In an unusual Friday session, the House Commerce Energy and Commerce Health Subcommittee on Sept. 7 voted to advance legislation that would ban so-called gag clauses, which prevent pharmacists from telling customers when they can pay less in out-of-pocket costs for their prescription medicines by not using their insurance plans.
The Senate passed its own version of the gag clause bill last week by unanimous consent.
Rep. Michael Burgess, R-Texas, chairman of the House health panel, noted that the subcommittee had met only two days earlier to discuss the gag bill and five other measures and initially had expected to hold the vote at least a week after that Sept. 5 session.
The bills now go to the full committee for consideration.
Among the measures that were adopted by the House subcommittee was a bill aimed at ensuring that two panels that provide analysis and recommendations to Congress — the Medicare Payment Advisory Commission and the Medicaid and CHIP Payment and Access Commission — have access to drug pricing and rebate data.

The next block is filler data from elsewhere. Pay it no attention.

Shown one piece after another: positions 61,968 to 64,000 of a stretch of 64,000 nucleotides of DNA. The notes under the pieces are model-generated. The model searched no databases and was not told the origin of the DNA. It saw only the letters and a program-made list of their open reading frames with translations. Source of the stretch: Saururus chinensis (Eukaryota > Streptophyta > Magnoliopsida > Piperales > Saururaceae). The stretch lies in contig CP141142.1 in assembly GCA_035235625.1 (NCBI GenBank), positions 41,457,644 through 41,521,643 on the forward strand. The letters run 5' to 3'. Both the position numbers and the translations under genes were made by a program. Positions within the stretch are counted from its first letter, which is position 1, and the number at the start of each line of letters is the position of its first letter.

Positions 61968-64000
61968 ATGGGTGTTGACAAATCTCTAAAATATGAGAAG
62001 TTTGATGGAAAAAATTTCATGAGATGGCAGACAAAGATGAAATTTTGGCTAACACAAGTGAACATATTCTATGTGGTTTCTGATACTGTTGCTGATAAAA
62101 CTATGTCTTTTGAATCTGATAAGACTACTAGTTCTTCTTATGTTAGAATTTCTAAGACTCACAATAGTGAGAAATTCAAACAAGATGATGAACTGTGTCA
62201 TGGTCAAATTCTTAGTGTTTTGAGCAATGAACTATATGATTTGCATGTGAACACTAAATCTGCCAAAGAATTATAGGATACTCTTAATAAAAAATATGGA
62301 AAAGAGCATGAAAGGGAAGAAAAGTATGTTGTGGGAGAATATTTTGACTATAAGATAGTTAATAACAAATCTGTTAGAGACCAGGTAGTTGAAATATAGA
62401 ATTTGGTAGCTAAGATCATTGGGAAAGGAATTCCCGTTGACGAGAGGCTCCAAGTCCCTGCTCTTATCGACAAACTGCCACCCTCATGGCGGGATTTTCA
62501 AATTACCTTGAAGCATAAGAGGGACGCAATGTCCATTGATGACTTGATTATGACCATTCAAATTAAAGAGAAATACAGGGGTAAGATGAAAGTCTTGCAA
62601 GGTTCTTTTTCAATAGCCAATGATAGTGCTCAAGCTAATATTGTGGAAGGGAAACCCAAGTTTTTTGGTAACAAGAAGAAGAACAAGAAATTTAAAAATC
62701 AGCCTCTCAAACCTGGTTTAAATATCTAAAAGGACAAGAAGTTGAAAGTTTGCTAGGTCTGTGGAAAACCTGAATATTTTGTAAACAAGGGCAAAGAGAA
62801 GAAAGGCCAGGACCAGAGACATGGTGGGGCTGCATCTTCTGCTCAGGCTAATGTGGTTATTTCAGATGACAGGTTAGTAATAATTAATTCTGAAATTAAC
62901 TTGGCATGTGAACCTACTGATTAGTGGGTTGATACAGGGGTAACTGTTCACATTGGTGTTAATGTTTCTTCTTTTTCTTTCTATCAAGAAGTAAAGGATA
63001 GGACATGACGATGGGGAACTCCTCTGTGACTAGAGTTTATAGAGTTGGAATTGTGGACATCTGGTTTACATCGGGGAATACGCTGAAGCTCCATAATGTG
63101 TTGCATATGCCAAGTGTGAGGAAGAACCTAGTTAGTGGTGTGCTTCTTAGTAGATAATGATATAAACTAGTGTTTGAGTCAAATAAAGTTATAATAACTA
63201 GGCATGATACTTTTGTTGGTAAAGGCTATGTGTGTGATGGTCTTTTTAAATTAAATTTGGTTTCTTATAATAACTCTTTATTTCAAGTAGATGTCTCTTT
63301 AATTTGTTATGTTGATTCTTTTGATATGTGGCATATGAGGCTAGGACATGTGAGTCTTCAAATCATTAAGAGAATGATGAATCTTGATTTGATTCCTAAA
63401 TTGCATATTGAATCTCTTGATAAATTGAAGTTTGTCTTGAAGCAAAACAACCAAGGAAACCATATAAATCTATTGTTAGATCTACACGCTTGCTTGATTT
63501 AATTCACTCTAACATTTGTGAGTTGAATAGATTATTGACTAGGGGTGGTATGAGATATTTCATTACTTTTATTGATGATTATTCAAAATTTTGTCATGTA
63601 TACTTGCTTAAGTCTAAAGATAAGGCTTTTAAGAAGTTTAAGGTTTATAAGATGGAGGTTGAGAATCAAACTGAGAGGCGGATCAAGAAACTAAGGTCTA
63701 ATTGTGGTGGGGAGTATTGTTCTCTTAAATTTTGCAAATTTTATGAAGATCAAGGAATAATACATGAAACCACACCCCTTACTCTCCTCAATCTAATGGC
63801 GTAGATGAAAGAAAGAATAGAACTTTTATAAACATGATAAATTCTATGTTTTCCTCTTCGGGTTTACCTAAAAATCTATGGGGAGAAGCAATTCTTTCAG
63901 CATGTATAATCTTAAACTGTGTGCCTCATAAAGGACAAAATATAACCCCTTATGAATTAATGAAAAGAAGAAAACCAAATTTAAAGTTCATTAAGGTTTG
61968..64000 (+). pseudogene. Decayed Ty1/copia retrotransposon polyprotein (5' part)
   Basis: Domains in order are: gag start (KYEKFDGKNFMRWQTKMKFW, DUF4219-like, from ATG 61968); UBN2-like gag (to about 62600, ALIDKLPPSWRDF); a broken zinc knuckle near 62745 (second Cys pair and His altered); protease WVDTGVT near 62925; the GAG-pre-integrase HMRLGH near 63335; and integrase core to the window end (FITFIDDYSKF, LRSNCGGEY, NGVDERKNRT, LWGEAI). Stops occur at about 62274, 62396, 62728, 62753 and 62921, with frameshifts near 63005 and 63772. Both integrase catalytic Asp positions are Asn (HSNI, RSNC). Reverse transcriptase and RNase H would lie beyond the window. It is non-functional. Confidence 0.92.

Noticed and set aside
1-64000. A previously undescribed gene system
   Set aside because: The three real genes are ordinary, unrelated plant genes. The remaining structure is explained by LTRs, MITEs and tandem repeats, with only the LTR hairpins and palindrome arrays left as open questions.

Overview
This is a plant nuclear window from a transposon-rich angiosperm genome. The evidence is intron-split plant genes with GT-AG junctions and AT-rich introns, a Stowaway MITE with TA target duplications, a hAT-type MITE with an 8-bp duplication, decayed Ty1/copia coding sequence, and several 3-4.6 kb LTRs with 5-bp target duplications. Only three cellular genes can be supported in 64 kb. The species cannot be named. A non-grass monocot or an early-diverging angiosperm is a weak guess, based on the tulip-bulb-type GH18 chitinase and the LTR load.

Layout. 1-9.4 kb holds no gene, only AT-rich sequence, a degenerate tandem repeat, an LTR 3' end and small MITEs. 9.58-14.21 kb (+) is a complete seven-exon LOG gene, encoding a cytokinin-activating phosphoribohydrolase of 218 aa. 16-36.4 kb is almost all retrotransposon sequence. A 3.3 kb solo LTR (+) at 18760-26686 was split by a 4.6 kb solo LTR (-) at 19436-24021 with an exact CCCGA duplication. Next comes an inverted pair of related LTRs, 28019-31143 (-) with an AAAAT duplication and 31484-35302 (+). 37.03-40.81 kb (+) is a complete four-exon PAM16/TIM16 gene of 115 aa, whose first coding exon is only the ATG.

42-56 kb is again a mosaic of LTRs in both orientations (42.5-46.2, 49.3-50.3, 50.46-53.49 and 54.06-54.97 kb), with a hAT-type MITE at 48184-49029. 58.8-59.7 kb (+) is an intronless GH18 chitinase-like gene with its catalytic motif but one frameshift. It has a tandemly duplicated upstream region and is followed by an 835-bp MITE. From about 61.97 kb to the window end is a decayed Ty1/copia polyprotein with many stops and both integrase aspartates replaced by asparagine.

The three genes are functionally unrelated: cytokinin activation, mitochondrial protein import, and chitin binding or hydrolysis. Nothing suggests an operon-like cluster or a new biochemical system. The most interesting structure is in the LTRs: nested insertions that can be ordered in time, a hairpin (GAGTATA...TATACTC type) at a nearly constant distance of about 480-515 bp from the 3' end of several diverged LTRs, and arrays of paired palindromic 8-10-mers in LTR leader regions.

Another measure would extend by another five years a Medicaid pilot program established in 2005 — the Money Follows the Person Demonstration — which enables eligible beneficiaries to receive long-term care services in their homes or other community settings, rather than in institutions, such as nursing homes.
Also advanced to the full House committee was the ACE Kids Act, which would permit states to create a Medicaid health home option specific to children with medically complex conditions.
In addition, the health panel backed a bill to permit state Medicaid Fraud Control Units to investigate and prosecute provider fraud and patient abuse in any setting. Right now, the units are restricted to only investigating Medicaid fraud and abuse in healthcare and board-and-care facilities.